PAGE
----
Investing in European insurance is one of the reasons my portfolio outperformed vastly in 2022. I recognized early on the undervaluation to be found in A+ and AA-rated insurance businesses such as Allianz (OTCPK:ALIZY), Munich Re (OTCPK:MURGY), and AXA (OTCQX:AXAHY). Unlike many of the naysayers, I realized that despite pressure, these companies would outperform over time – even if the exact timeframe was unclear at the time.
And so AXA has.
I was surprised by the degree of outperformance offered by the company in a short amount of time – but this is the essence of value investing. Recognizing a “low” or “cheap” share price is key – even if we can’t forecast when exactly the company will turn around. Remember that – no one can forecast the market, it’s all guesswork. Anyone who claims to be able to make accurate forecasts at certain levels, points, or scenarios is pulling the wool over your eyes, no matter if it’s macro or micro. All we can do is use historical data or models to make best-guess estimates. Sometimes those estimates are pretty damn good, but much of the time, they surprise us.
The best safety I believe you can have is buying quality cheap, because if you do that, and diversify with 50 different investments of quality, then you’re fairly certain to be set over time, going by how things have been going the past 200 years.
So, back to AXA and 2023.
AXA in 2023 – a good pick?
Many investors took issue with my focus on European insurers in the past year – even though AXA is actually a very qualitative business. The company’s 200+ year history ensures stable fundamentals, at least in theory. The company is an absolute market leader in the insurance market and is among the top/largest insurance companies on earth. It is, at the same time, also one of the world’s largest asset managers, operating under the AXA IM in Europe, and under AllianceBernstein (AB) in the USA. It’s not Allianz or Munich RE, but I would say the company together with Legal & General (OTCPK:LGGNY) is a solid 4 group of insurance businesses worth looking into.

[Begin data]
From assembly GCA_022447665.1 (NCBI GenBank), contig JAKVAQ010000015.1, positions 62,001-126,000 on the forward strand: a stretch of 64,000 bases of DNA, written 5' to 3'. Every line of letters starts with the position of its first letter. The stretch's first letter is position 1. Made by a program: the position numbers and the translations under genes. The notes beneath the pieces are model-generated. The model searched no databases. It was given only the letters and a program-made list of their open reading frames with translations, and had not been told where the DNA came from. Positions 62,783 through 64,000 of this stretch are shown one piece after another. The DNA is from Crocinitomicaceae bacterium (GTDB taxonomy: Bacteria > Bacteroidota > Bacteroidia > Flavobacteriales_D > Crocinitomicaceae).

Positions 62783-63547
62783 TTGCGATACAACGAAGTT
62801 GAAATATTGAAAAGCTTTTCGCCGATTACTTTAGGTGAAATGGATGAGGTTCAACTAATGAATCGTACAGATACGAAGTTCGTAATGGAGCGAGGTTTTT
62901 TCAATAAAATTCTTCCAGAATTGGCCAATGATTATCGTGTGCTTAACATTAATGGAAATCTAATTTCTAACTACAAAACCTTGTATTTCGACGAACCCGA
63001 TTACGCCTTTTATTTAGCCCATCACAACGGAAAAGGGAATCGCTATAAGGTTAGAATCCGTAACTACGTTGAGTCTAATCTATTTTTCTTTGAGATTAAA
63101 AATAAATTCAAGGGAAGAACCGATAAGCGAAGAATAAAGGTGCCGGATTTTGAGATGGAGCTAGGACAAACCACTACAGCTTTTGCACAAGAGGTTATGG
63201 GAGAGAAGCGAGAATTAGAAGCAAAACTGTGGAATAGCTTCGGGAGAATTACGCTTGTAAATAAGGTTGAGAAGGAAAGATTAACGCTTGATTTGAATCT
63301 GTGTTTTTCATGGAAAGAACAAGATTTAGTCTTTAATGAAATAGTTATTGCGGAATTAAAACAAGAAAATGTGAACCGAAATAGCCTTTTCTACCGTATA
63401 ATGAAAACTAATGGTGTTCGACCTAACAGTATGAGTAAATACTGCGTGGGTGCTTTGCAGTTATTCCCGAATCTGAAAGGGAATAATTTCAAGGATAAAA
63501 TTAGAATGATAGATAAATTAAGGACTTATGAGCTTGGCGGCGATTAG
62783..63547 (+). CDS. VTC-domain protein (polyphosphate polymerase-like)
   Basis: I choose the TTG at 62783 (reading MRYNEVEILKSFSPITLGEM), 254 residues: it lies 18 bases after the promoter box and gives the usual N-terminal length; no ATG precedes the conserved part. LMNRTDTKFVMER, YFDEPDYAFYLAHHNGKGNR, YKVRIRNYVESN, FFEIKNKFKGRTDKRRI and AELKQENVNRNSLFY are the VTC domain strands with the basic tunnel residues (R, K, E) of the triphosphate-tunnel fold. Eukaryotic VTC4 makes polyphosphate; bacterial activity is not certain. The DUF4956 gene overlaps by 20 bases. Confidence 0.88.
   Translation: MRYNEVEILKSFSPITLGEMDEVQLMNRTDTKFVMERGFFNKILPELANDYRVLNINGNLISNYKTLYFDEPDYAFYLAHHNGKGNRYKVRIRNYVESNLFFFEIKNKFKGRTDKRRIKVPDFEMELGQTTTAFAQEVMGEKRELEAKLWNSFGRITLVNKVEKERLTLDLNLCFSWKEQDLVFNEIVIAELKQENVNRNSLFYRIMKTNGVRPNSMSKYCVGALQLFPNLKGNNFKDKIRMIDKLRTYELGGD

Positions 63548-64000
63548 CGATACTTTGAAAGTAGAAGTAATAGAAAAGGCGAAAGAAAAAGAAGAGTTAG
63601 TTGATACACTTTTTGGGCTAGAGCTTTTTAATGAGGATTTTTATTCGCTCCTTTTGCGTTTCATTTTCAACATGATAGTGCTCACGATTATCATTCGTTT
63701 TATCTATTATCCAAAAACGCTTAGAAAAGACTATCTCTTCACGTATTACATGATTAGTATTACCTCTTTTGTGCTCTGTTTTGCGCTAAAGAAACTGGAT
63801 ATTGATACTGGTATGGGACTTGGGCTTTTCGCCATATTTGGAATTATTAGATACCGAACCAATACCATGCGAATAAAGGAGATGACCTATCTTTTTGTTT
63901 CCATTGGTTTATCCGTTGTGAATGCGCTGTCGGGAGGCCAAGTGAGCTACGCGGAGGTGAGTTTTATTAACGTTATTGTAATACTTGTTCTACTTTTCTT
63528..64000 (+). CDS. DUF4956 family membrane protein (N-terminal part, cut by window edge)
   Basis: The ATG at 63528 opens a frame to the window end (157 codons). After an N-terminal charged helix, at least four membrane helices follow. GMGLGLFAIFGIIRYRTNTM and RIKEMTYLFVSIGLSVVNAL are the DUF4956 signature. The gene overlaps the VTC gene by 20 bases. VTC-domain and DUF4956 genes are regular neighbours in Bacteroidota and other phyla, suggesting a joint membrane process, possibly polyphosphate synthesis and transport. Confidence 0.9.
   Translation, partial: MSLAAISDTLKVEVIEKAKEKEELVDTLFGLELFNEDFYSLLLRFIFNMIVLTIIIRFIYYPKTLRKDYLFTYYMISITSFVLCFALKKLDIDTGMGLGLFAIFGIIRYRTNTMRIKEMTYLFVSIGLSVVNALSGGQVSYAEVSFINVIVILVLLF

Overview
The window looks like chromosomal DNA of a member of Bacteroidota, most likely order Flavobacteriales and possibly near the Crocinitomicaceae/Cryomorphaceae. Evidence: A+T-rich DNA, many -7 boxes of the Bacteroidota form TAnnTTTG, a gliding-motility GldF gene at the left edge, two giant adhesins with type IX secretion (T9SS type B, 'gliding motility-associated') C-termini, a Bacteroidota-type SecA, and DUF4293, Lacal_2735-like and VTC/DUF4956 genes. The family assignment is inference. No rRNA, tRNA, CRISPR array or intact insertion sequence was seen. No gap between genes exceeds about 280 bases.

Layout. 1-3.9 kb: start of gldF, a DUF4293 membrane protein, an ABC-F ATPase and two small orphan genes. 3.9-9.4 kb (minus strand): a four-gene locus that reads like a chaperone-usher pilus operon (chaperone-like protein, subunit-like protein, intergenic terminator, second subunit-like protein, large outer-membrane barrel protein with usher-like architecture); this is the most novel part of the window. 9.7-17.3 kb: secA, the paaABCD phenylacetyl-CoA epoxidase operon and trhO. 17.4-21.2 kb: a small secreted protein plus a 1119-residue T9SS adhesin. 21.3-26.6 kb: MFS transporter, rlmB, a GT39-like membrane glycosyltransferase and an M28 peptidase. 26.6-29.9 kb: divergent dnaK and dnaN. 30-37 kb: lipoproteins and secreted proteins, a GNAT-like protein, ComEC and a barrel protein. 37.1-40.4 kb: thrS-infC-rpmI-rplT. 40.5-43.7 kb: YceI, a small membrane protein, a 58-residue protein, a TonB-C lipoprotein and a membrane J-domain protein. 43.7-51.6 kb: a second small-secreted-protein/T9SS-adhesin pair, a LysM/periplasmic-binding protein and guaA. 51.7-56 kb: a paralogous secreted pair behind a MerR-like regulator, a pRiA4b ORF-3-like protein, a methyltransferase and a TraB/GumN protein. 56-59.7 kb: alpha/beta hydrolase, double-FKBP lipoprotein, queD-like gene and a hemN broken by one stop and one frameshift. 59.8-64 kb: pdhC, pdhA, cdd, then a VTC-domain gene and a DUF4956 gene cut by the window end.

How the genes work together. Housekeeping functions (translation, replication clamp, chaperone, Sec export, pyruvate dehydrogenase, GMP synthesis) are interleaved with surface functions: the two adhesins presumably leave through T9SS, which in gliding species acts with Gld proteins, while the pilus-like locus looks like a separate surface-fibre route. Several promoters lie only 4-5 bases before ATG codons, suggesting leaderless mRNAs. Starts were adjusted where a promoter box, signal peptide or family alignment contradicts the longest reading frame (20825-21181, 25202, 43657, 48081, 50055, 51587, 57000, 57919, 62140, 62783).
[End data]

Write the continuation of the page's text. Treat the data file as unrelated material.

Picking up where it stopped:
The case to be made for this French giant is typically a combination of yield and upside – and so it was when I wrote about it last. The yield at the time based on conservative estimates was over 7%, with a combined yield and upside forecast well over 20% conservatively on an annual basis.
While investors in AXA must accept relatively high amounts of potential volatility – as indicated by the company’s history – this volatility is still offset by a high degree of fundamental safety. AXA has no worrying debt and is A-rated or equivalent by every one of the major agencies out there, and has a 2021 solvency II ratio of 217%, now up to 225%. In fact, not just A-rated, but A+.
The company has a current market cap of over $70B. Going by straight 2022E forecasts and what we can expect from AXA, we can expect much the same as from other quality insurance businesses – meaning premium growth and the company enjoying the benefits of higher fixed-income yields. The fact that AXA also offers banking is nothing to sneeze at either because it further enables the company to outperform with NII.
Current S&P Global analyst estimates for AXA are as follows in terms of earnings and the dividend.
So as you can see, there are no real forecast worries here, with the same trend by the way true for FactSet forecasts, and any forecasts I can find. The way I model my own estimates for AXA, I also believe the company will average mid-single-digit to high-single-digit growth rates for the foreseeable future – similar to Allianz, and not dissimilar from Munich Re.
We have 9M22 results, and these more or less confirm this thesis and the upside for AXA. Revenues are up 2%, with a sustained focus on the technical lines, and AXA managed a very good underwriting margin with continued pricing discipline. Solvency is up to 225% as of 9M22. Like MURGY, the company had hurricane impacts, though “only” at €400M due to a reduced market share from AXA XL, an advantage here.